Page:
Northpapers
Apr 30, 2018 rated it it was amazing
Shelves: favorites
Sabbath book #15 for 2018.

There are two forces in tension in my readings on faith and politics. I'm caught between the desire to know what to do and my ambivalence about any prescribed course of action. This tension makes partisan arguments premature for me and makes it difficult to find helpful thoughts.

Thankfully, tension is familiar terrain to Ellul, whose name I first encountered in Pynchon's Gravity's Rainbow. Like Bonhoeffer, he writes from a living tension point, and his political activit
...more
Zachary
Jun 26, 2017 rated it it was amazing
Shelves: phd-class, culture
Writing this book around the midpoint of the 20th century, Ellul would seem at first glance to be largely out of date. In his time he did not know the Internet (at all), cell phones, the proliferation of information and ease of access to news. Nor is he aware of the modern political movements, such as Black Lives Matter and even the modern Pro-Life movement. And yet his words flash forward through time and parse our modern geopolitical situation in a way which seems almost preternatural.
He like
...more
Jacob
May 06, 2018 rated it it was amazing
Although not necessarily intended to be such, this is a pretty good primer, after the interview books and Ellul's "What I Believe" into the man's thought - especially his early thought, given it was originally written in the late 1940s.
It pretty well synthesizes his sociological and theological works, hinting at many books yet to come.
While still an easy and quick read, it can get a bit overly wordy. But, hey, that's to be expected. Makes it fun, if you enjoy that sort of thing.
I enjoyed the po
...more
Zack
Nov 11, 2018 rated it it was amazing
Ellul's work is a clear illustration of just the kind of challenge that Christians need today. Thinking about how to live out our faith is something that has only gotten harder in time, never easier, and so the questions that Ellul asks in this volume and the way he encourages people to think about these questions is vital to answering them in the modern day. This is a hard book to read, of course--hard in its academic style, but more importantly hard in its attempt to convict us. In this, I bel ...more
George
Jun 01, 2017 rated it really liked it
Like a skeleton that needs its muscles, and perhaps some ligaments too.

The bones are strong though.
Asking the right questions.
Is Ellul the orthodox theologian as intellectually competent as Ellul the sociologist/critic of technics?
Leandro Guimarães
Un livre-défi, écrit pour son époque mais encore actuel.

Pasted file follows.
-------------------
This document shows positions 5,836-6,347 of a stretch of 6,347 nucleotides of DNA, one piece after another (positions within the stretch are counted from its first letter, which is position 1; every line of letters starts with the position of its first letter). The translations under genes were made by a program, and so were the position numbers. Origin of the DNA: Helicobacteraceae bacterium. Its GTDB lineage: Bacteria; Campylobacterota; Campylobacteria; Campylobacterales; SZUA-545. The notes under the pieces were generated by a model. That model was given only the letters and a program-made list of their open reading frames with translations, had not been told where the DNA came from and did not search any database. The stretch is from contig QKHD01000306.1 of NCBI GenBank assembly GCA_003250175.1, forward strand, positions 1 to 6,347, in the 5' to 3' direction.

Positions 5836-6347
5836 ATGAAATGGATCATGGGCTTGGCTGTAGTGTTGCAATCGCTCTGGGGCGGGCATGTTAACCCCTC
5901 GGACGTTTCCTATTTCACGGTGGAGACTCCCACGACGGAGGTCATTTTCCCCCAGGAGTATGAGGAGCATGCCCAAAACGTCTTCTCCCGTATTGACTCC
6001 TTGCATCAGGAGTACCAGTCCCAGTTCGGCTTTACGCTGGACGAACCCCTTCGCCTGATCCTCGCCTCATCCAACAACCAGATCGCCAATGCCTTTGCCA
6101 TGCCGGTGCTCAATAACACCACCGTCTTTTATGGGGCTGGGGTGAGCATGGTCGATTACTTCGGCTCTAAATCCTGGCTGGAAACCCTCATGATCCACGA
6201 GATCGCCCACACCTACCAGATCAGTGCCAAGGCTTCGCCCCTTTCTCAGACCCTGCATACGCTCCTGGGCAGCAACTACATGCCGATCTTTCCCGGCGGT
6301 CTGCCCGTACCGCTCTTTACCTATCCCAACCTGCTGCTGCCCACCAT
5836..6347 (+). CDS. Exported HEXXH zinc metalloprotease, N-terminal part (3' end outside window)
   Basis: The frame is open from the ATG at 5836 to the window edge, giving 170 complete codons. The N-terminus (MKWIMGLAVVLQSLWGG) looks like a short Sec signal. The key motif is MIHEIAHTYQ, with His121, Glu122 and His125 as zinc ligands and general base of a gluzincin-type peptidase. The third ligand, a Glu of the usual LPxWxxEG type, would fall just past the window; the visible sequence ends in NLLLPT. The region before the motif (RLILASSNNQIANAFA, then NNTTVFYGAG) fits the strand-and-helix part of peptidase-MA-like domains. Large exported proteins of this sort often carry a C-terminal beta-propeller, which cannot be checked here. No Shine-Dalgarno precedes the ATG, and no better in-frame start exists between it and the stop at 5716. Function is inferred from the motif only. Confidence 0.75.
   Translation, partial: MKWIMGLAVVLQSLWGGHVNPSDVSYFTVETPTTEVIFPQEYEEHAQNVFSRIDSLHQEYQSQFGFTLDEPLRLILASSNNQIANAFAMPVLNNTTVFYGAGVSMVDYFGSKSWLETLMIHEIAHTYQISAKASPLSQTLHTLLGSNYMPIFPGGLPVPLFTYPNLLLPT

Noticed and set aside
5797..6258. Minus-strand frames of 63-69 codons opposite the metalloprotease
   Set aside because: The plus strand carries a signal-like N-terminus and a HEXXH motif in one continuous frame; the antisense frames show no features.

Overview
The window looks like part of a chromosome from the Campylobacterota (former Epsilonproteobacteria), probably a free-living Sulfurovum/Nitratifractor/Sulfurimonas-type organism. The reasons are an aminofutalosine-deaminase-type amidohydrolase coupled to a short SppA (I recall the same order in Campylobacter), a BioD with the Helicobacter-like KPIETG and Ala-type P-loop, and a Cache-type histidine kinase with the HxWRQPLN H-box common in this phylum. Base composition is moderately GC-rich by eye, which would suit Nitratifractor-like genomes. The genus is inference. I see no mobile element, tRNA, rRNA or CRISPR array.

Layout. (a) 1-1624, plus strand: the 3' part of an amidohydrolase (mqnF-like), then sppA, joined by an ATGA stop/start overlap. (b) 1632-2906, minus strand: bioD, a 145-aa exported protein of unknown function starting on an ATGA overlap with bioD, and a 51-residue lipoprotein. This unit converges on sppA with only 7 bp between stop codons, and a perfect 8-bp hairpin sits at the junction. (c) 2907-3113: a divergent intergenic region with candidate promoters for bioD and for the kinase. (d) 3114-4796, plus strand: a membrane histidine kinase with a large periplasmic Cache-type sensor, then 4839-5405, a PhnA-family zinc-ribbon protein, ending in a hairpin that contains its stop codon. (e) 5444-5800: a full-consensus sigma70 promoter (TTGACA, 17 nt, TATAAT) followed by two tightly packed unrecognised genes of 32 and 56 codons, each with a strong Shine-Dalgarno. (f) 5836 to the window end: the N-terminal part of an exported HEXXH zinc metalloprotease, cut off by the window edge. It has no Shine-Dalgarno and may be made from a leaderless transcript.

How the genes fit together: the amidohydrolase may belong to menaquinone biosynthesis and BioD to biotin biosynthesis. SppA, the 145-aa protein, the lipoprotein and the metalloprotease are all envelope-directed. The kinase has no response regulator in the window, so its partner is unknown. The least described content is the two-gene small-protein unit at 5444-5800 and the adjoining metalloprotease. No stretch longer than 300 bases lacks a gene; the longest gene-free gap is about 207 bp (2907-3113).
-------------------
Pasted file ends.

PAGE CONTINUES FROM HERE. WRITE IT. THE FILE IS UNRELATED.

A.J. Jr.
Jun 22, 2018 rated it it was amazing  ·  review of another edition
One of the most insightful and important books I've ever read.
Raphael Haeuser
Jan 08, 2017 rated it it was amazing  ·  review of another edition
One of the best books I ever read!
J. R.
Oct 16, 2018 rated it really liked it
Shelves: pilgrim
The version of this I am currently reading is actually titled _Presence in the Modern World_ a new translation.
This discussion is an important contribution to help thoughtful Christians understand influences of our generation.
Ben Swingle
The Christian intellectual should pursue awareness in three ways:
1.) rediscovery of our neighbor, despite technology's effect of estrangement
2.) rediscovery of "the Event" (i.e. the Incarnation)
3.) rediscovery of natural/holy divide not artificially imposed but limiting the advance of technology into euthanasia and other technological excesses.

"We must be convinced that there are no such things as 'Christian principles.' There is the Person of Christ, who is the principle of everything. But if
...more
Johnny Brooks
Jul 25, 2010 rated it it was amazing
I am not sure how Jacques Ellul’s book The Presence of the Kingdom ended up on my wish list, yet I am glad it did. Jacques Ellul is the first French theologian I have read. In fact this book may be the first French book I have read. (Of course not knowing French I read the English version.)

A quarter of the book is made up of a Preface, A Forward to the 1967 edition, and an introduction to Ellul. While none of these sections offer much in terms of meaty thoughts, each is informative. Especially i
...more
Mauberley
It has been many years since I read 'The Technolgical Society' and, although I was comparatively young when I encountered that book, it made a lasting impression on me. So much so that, some time later, I experienced considerable deja vu when I read John Ralston Saul's 'Voltaire's Bastards', A trusted acquaintance told me of Ellul's extensive theological writings and my interest was re-ignited. After reaching the end of this short but provocative volume, I am eager to read more. For me, the key ...more
Nick Klagge
Apr 30, 2011 rated it really liked it
This book started off a little shakily but ended strong. It takes him until about halfway through the book to start talking about things in a way that is concrete enough for me to understand (which is not all that long, since the book is only about 150 pages). There are strong intimations in this work of the idea later advanced by Hauerwas that "the first duty of the church is to be the church".